I’ve seen quite a few Lightning to 3.5 mm headphone jack adapters that only claim compatibility with iOS 10.2 or lower. I found that very strange, since I generally expect my adapters to keep working even after I update an OS.

What does the iOS version have to do with a simple adapter like this? Does an obvious reason exist for why sellers make this claim?

  • Pure guess - they're not 'Made for iOS' certified… ie 'cheap cr*p'.
    – Tetsujin
    Commented Jan 9, 2020 at 20:04
  • @Tetsujin Why does lack of certification equal ‘crap’?
    – Andreas
    Commented Jan 9, 2020 at 20:06
  • Certification needs a specific chip in the cable. No chip, no certificate.. which means recent iOSes will reject the cable & not allow it to connect other than as a charger.
    – Tetsujin
    Commented Jan 9, 2020 at 20:07
  • I see. Sounds more like my iPhone is being the cheap piece of crap then!
    – Andreas
    Commented Jan 9, 2020 at 20:09
  • Any chance they were released at the time iOS 10.2 was the latest public version of iOS?
    – Nimesh Neema
    Commented Jan 9, 2020 at 20:10

2 Answers 2


Apple has had a Made for iSomething (MFi) program since 2005, though initially it wasn't strictly enforced.

Anecdotally, because I can't find any announcement, only user complaints - ref Reddit: [Request] Tweak to enable non Mfi chargers on ios 10.2 & others - with the introduction of iOS 10.2 the requirements became more stringent.

MFi cables & devices require a certification chip in them, licensed from Apple, otherwise they will be rejected by the iDevice.

The implication for cables being sold as 'works up to iOS 10.2' is that these are inferior cables - they are certainly chipless.
It's probably impossible to determine at such remove whether they were of sufficient quality to become certified, but made before the chip became compulsory & are now simply old stock, or whether they are just cheap knock-offs that would never gain certification.

Certification doesn't seem to be that difficult or expensive [It's been described as a 'tax', being a percentage of sale price] & I doubt anyone would even bother to make non-certified cables these days, as they would just be returned by any customer using a recent iOS.

I found a good blog about it on HowToGeek: What Does Apple MFi-Certified Mean?

  • Thanks! Good info. I couldn’t make sense of the reddit post though. The actual chargers stopped working? As though implying that every single USB port on the planet where I can charge from has been certified? Sounds improbable to say the least. It’s just a 5V line. HowToGeek’s article looked trustworthy, until they started FUDing by comparing new MFi connectors with worn out non-MFi connectors, implying that the cable could cause the battery to overheat, and assuring me that all I need in order to understand that uncertified accessories “generally are trash” is Apple’s word 🤔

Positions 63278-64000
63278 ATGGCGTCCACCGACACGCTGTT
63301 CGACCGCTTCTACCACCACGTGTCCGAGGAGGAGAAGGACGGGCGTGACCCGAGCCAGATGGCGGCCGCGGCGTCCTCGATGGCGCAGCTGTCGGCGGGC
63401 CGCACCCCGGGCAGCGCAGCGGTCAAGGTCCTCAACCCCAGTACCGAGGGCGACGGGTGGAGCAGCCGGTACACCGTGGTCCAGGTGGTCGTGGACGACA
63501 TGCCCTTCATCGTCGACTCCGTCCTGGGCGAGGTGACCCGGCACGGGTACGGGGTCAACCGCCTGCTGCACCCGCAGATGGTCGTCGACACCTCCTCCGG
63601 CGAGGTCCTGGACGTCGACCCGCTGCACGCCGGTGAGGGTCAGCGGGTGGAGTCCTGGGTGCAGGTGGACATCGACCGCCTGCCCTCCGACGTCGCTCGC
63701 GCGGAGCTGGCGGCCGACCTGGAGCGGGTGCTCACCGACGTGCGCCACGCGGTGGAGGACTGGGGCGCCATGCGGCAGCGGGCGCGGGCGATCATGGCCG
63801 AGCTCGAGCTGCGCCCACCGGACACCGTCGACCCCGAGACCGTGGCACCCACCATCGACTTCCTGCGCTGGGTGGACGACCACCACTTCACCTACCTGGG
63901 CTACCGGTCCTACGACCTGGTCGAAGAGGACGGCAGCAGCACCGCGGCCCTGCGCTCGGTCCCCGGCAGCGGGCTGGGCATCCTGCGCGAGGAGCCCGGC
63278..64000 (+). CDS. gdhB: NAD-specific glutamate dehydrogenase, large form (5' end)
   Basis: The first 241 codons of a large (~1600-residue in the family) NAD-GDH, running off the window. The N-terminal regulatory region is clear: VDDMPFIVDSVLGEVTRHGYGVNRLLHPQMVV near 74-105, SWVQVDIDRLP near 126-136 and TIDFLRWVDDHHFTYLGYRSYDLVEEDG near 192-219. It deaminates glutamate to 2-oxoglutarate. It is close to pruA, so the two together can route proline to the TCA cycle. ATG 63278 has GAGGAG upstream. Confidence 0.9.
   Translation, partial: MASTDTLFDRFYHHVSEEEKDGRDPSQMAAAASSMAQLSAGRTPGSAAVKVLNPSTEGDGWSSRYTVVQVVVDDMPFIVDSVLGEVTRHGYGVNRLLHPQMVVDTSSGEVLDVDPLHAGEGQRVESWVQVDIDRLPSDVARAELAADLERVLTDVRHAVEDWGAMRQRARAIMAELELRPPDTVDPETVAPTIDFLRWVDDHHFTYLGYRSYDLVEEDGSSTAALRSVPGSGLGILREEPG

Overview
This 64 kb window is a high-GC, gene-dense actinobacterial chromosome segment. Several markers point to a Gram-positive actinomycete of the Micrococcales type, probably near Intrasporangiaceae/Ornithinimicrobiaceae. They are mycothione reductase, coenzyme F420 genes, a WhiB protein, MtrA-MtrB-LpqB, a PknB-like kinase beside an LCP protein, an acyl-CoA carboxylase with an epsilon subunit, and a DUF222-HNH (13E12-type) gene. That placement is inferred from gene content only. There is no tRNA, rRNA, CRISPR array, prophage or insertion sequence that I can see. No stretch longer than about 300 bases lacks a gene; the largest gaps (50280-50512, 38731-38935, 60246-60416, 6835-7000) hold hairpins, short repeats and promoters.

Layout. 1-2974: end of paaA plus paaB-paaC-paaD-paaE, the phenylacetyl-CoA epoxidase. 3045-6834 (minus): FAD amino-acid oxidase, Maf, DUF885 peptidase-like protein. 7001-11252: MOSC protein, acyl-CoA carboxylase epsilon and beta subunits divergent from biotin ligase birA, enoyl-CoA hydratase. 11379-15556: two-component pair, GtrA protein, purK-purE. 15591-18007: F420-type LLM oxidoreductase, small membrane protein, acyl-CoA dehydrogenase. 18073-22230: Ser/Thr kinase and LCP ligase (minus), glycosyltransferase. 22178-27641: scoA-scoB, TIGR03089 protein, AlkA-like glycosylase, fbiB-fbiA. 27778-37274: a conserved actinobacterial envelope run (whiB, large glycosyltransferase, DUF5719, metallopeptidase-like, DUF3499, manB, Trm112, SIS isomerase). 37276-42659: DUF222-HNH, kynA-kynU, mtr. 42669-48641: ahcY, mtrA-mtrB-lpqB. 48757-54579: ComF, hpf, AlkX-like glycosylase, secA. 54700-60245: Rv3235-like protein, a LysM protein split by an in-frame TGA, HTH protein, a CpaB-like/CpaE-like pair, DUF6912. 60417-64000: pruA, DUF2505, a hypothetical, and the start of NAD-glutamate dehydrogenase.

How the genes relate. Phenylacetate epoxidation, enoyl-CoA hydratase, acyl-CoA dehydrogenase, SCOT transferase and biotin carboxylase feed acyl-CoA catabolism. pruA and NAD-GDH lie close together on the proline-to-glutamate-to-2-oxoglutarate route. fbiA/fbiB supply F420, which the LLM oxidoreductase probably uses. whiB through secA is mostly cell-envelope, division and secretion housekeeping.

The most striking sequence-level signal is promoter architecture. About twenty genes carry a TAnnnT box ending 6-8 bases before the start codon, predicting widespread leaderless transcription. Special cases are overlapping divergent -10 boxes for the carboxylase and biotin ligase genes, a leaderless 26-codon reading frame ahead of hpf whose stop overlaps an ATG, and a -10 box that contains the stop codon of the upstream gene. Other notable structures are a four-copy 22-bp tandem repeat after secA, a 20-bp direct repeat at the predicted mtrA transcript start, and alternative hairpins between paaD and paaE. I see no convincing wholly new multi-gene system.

– Andreas
    Commented Jan 10, 2020 at 13:59

Lightning to 3.5mm audio jack adapters are not iOS dependent...

No matter who makes them.

This is a hardware solution to go from a lightning port which has no audio signaling whatsoever, to an analog connector.

enter image description here. enter image description here

Inside the Lightning to 3.5mm adapter is a DAC or digital audio converter that takes digital signals and converts them to analog signals.

enter image description here


What you’re seeing is marketing verbiage that doesn’t belong as this adapter is not tied to the OS. That said, I cannot warn strenuously enough against getting knock off (uncertified) adapters because they’re cheaper than the original then plugging them into an iPhone or iPad that can cost upwards of $1,000USD

  • Thanks for the explanation! A question: considering the data lines are generic, doesn’t the cable have to first negotiate the delivery of an audio stream? If so, isn’t that firmware dependent, and can’t firmware updates occur alongside OS updates? At that point, is it really exclusively a hardware solution?
    – Andreas
    Commented Jan 10, 2020 at 12:10
  • Not a software issue per se, but firmware of the chip that handles the lightning connector (like a USB controller). It’s unlikely to be updated with the OS. Think of it like a smarter version of the audio jack found on MacBooks. In other words, it’s all handled in hardware.
    – Allan
    Commented Jan 10, 2020 at 12:31
  • Thanks. What I was trying to ask was whether the firmware doing the negotiating on behalf of the iPhone can be updated by doing an OTA update of the OS. If so, isn’t the adapter in practice iOS dependent at that point, assuming that firmware updates are generally delivered together with a particular iOS version?
    – Andreas
    Commented Jan 10, 2020 at 12:40
  • Can it? Yes, but it’s Not likely. Firmware updates have the potential of “bricking” things. Looking at Apples downloads, there’s relatively few device firmware (like SMC) updates
    – Allan
    Commented Jan 10, 2020 at 12:51
  • Thanks! All it takes is one though. And I have to assume then that it actually occurred in iOS 10.
    – Andreas
    Commented Jan 10, 2020 at 14:02

You must log in to answer this question.

Not the answer you're looking for? Browse other questions tagged .